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Central Plains Irregular

Number 43, December 2007


Unofficial meeting notes from the Fall 2007 Meeting
by Tom Young

The Central Plains Chapter held its Fall meeting in Norman, OK, September 27-29, 2007. The meeting was hosted by the University of Oklahoma; local arrangements were made by Matt Stock, the Fine & Applied Arts Librarian at the University of Oklahoma. On Thursday evening ten attendees gathered for dinner at Coach’s Restaurant and Brewery.


The meeting proper was held on Friday at the Oklahoma Memorial Union on the campus of the University of Oklahoma. There were fourteen in attendance for the meeting, which opened with a welcome from Dr. Sul H. Lee, Dean of the University Libraries.


Ellen Urton, Chair of the Central Plains Chapter, officiated over the business meeting, which was followed by a session on Native American Art Resources: Paper and Electronic. The session was presented by Thomas Young, who presented the Paper portion, and Mari Russell, who presented the Electronic portion. Thomas Young spoke about the usefulness or the lack of usefulness of most of the published basic fine arts bibliographies, as well as presenting a bibliography of bibliographies, biography, and current periodicals relevant to Native American art. Mari Russell followed with a presentation and discussion of twelve websites, both free and subscription, which she has found to be useful for her students of Native American art and culture.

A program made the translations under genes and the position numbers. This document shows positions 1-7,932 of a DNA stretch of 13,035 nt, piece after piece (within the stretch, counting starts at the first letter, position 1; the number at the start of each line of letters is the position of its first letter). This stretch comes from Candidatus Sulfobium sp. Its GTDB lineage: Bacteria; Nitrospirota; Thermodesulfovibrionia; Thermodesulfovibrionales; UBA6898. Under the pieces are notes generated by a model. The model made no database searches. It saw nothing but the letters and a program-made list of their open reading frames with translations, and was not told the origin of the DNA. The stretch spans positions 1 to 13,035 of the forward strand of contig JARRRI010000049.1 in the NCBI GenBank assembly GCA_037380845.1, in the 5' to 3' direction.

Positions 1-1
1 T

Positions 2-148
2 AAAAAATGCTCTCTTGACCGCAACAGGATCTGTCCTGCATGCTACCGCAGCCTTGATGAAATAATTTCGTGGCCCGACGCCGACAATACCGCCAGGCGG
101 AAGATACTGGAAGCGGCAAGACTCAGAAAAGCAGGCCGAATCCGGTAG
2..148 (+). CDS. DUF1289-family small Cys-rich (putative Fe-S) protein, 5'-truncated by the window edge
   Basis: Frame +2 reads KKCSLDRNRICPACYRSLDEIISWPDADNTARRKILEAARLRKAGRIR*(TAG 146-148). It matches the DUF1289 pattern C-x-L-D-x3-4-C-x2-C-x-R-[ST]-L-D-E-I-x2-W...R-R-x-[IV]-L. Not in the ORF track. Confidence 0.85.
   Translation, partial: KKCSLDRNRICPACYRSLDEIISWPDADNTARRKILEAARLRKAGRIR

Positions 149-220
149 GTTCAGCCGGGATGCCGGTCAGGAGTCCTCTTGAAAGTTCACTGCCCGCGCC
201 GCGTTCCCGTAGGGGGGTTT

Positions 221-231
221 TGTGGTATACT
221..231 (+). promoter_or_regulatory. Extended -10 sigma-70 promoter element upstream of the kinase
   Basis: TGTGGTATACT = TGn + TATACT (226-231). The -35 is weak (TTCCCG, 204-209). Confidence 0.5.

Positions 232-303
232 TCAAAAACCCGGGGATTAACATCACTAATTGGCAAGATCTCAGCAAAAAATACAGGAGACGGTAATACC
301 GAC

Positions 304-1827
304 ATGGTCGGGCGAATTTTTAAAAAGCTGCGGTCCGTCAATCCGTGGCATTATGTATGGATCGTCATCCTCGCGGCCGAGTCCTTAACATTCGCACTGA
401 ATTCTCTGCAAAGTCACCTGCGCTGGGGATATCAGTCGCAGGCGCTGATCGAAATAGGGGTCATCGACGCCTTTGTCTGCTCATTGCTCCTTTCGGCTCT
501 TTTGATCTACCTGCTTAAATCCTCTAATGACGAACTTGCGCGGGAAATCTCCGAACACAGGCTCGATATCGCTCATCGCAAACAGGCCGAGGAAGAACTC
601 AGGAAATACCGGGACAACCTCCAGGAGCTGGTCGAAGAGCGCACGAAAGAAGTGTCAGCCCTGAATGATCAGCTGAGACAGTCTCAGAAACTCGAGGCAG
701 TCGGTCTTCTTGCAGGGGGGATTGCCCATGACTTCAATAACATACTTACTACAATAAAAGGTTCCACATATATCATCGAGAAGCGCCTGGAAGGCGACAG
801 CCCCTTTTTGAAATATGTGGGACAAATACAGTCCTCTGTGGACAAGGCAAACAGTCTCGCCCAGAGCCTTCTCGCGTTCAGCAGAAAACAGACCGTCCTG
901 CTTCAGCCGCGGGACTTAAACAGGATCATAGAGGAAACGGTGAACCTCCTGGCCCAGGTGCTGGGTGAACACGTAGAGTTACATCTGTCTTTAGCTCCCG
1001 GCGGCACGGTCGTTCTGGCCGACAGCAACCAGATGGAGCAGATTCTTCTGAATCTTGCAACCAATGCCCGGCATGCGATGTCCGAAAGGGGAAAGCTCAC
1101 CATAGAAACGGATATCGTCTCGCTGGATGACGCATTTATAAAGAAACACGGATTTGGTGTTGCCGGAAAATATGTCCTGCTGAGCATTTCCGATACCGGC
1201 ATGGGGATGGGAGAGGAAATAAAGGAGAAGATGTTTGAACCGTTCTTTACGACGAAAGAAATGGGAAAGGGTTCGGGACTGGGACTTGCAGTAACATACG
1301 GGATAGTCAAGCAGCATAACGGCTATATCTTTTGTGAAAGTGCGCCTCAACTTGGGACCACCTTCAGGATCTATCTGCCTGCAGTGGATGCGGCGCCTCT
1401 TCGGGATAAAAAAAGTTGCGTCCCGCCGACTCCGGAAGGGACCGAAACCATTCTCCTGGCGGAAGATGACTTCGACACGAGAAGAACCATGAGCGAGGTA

Following a lunch break the group reconvened at OU’s Charles M. Russell Center for the Study of Art of the American West. The Director, Byron Price, discussed the soon to be released catalogue raisonné of Charles M. Russell. The book will have an associated website with images of all 4000 plus known works by Charles M. Russell. He also spoke in general about the programs and goals of the Study Center.